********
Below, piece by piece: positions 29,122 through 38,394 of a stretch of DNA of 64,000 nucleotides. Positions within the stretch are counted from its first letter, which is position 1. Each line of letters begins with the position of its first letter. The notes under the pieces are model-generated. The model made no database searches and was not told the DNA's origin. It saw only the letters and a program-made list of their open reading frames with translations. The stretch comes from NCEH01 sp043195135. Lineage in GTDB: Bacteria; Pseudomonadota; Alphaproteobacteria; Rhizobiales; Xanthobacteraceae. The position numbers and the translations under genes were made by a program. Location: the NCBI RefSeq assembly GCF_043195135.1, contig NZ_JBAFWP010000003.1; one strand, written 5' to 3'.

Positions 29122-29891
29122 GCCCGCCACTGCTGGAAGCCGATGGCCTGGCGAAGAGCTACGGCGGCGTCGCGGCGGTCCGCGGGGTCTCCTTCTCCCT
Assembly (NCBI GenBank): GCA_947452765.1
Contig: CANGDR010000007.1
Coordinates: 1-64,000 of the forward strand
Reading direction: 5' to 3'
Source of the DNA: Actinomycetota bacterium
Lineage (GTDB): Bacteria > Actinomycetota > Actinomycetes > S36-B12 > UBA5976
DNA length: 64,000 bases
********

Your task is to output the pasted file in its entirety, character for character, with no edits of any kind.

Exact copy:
Below, piece by piece: positions 29,122 through 38,394 of a stretch of DNA of 64,000 nucleotides. Positions within the stretch are counted from its first letter, which is position 1. Each line of letters begins with the position of its first letter. The notes under the pieces are model-generated. The model made no database searches and was not told the DNA's origin. It saw only the letters and a program-made list of their open reading frames with translations. The stretch comes from NCEH01 sp043195135. Lineage in GTDB: Bacteria; Pseudomonadota; Alphaproteobacteria; Rhizobiales; Xanthobacteraceae. The position numbers and the translations under genes were made by a program. Location: the NCBI RefSeq assembly GCF_043195135.1, contig NZ_JBAFWP010000003.1; one strand, written 5' to 3'.

Positions 29122-29891
29122 GCCCGCCACTGCTGGAAGCCGATGGCCTGGCGAAGAGCTACGGCGGCGTCGCGGCGGTCCGCGGGGTCTCCTTCTCCCT
Assembly (NCBI GenBank): GCA_947452765.1
Contig: CANGDR010000007.1
Coordinates: 1-64,000 of the forward strand
Reading direction: 5' to 3'
Source of the DNA: Actinomycetota bacterium
Lineage (GTDB): Bacteria > Actinomycetota > Actinomycetes > S36-B12 > UBA5976
DNA length: 64,000 bases